Thursday, August 07, 2008

Business and Human Rights To the Fore

An International Seminar on Business and Human Rights will be held in Paris December 4 and 5 to celebrate the 60th anniversary of the UN Universal Declaration of Human Rights.

Mary Robinson, former UN High Commissioner for Human Rights and chair of the Ethical Globalization Initiative, will chair the two-day seminar. Speakers will include Irene Khan, secretary general of Amnesty International, and John Ruggie, the UN General Secretary’s Special Representative on Human Rights and Business.

The purpose of the seminar, according to its announcement, is to review progress made on business and human rights and to “chart developments ahead.” Participants are expected to include “business, political, civil society, and trade union leaders as well as diverse learning from around the world.”

The December seminar is different from a “multi-stakeholder” consultation to be sponsored by the Human Rights Council at a date not yet determined. Its purpose, under the mandate for Ruggie that the Council adopted in June, is “to discuss ways and means to operationalize” the conceptual and action plan that the Council also adopted in June.

In the words of that mandate, the consultation will bring together Ruggie, “States, and business representatives and all relevant stakeholders, including non-governmental organizations and representatives of victims of corporate abuse.”

The agendas of the two meetings overlap, without duplicating each other. Many leaders will participate in both events.

As described in its newly released paper, Amnesty International, whose French branch belongs to the steering committee organizing the December seminar, endorses the work of Special Representative Ruggie and also offers him a full agenda of work that still needs to be done.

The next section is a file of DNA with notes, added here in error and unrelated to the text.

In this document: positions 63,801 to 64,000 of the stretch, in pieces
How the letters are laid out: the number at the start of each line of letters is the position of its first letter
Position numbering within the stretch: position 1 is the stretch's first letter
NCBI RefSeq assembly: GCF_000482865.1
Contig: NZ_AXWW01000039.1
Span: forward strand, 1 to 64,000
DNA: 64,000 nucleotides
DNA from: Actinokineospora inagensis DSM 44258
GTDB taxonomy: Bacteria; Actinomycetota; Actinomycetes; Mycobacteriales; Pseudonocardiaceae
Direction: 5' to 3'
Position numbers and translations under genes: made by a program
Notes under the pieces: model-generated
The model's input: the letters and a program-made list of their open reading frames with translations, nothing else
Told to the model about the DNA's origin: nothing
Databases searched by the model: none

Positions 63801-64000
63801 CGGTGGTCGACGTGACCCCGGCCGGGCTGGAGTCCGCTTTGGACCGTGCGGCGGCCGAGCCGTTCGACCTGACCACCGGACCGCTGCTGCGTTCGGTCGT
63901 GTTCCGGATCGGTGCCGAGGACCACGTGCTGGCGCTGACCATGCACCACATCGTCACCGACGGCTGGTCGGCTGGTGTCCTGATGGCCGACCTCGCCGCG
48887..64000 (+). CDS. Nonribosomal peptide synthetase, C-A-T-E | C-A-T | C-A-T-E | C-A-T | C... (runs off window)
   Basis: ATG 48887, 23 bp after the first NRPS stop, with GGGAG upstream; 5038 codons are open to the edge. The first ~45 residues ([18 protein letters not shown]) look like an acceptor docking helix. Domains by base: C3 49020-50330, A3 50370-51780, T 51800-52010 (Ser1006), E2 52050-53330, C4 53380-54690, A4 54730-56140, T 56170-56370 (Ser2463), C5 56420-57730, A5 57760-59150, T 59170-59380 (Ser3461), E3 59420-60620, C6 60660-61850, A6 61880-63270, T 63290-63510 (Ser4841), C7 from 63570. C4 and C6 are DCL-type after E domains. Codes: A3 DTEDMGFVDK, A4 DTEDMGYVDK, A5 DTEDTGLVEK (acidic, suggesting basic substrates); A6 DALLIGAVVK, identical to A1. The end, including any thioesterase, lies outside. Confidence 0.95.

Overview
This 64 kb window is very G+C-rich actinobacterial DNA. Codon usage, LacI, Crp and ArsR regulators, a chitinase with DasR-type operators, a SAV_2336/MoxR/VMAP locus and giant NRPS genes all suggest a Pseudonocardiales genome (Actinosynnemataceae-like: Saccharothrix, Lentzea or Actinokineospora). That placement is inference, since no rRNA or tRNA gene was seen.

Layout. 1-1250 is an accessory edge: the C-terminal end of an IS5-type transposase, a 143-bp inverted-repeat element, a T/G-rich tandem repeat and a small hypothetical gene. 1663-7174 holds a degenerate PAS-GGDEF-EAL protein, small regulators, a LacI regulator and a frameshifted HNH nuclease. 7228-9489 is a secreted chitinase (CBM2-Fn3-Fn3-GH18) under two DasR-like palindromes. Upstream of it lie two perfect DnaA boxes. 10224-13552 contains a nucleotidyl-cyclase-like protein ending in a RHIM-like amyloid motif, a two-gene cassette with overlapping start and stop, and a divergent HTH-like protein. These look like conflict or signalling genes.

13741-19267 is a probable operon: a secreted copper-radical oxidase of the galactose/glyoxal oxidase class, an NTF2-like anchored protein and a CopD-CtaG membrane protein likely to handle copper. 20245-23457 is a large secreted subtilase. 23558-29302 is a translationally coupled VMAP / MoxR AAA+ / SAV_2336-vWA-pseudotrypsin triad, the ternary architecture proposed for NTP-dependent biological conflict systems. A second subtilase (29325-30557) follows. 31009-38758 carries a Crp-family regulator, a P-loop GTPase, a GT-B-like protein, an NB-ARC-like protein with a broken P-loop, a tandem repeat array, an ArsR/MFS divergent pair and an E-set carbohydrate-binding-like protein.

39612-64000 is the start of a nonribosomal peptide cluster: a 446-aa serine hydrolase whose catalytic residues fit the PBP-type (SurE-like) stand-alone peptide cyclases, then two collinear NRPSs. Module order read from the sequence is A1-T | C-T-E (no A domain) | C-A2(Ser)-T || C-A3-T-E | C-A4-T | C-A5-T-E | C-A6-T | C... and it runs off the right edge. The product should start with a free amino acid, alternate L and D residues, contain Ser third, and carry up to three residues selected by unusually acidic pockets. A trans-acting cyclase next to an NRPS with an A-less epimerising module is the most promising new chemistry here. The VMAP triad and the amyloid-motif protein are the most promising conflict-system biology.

One important area is that of “extraterritorial dimensions of the state duty to protect,” which Ruggie has already studied at length. Amnesty urges him to plunge in further, and explains why:

“The protection of human rights is undermined, because both company structure and globalized company operations facilitate corporate evasion of state jurisdiction…The legal framework regulating TNCs has not kept pace with the realities of globalization. This is in contrast to economic law, which is increasingly protecting economic interests beyond individual states’ jurisdictions.”

“Amnesty International,” it says in its paper, “is skeptical of the arguments of group that oppose extra-territorial regulation on the one hand, while fully supporting the development of international law and enforcement mechanisms in the areas of trade and investment on the other.”

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